However Mozambique, despite my initial impressions and my little "incident" outside the President’s Palace, proved to be a warm and welcoming city.  I did feel at times that I stood out like a mature aged student does at university, and I attracted plenty of attention from the locals especially when walking the streets looking every inch a backpacker.  Admittedly, apart from the particularly insistent souvenir sellers, I found the locals to be quite shy at times.  However, upon consideration I realised I had not really given myself every opportunity to mix with the locals having spent most of my stay in a beach town full of South African holidaymakers.  More than anything, this was a result of the advice I had received before entering the country that you should not stray from the beaten path due to the possibility of standing on landmines, remnants from the civil war.

However, despite this inherent danger, I vowed that upon my next visit to Mozambique that I would explore more down-tempo tourist attractions north of the capital.  And I also vowed never to take a photograph again before asking someone whose house it is!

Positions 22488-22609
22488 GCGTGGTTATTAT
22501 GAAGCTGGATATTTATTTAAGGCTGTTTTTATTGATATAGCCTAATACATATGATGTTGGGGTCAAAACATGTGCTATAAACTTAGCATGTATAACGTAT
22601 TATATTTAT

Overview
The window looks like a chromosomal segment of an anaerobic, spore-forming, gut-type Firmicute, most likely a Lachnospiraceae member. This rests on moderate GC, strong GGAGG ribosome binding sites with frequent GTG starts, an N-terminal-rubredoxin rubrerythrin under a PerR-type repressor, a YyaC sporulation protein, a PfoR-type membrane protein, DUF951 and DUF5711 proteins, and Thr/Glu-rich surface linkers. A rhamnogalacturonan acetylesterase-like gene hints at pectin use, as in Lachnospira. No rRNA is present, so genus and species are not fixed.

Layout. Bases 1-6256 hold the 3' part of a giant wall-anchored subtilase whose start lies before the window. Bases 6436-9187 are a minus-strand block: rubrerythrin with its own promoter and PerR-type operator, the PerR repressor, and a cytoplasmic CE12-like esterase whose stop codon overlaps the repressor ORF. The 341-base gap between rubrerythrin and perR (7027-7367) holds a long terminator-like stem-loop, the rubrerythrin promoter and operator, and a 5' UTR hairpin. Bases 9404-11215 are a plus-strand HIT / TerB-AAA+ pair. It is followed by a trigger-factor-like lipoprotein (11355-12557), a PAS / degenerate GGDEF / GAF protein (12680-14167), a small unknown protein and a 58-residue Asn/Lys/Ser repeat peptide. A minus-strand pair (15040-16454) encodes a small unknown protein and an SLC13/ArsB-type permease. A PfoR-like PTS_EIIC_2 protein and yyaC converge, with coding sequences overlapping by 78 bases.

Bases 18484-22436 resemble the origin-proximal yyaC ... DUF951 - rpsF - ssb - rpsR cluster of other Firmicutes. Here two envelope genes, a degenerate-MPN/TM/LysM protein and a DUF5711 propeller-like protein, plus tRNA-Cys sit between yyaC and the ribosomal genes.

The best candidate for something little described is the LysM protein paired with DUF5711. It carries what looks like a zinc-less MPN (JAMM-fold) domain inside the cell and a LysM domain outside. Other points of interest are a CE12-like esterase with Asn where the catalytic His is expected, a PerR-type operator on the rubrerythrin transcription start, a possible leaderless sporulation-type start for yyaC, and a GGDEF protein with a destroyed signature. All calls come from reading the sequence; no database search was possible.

Quick Facts:

How to get there from London –

I flew a return trip with the now defunct Nationwide Airlines from London to Johannesburg for only £550, and flew back with South African Airlines from Maputo to Johannesburg to catch my return flight (about £150 for a one way ticket). Several airlines fly directly between London and Johannesburg from where you can catch flights to and from Maputo with South African Airlines.

Alternatively, you can book a South African Airlines flight from London to Maputo, with a short stop-over in Johannesburg.

I travelled overland between Johannesburg to Maputo via the Kosi Bay South-Africa/Mozambique border crossing. The trip from Johannesburg to Ponto Do Ouro took approximately 7 hours. Alternatively you can drive from Durban which takes about 4-5 hours.

Hiring your own 4WD is recommended if you wish to travel through to Maputo from Ponto Do Ouro. Travel infrastructure is still rather basic. Unless you wish to be picked up and dropped off by your hotel at the Kosi Bay border crossing, it is difficult to travel around southern Mozambique without your own vehicle. It is virtually impossible to travel overland between Ponto Do Ouro to Maputo – hitching a ride is sometimes your only option but not that advisable, or alternatively you can squeeze into a packed kombi van taxi.

If you are travelling to Ponto Do Ouro from Maputo, hiring your own vehicle is recommended.

The cost of flying –

This obviously depends on the season you choose to travel as well as how far in advance you book your tickets. It appears that tickets range between £650-1200.

Where I stayed –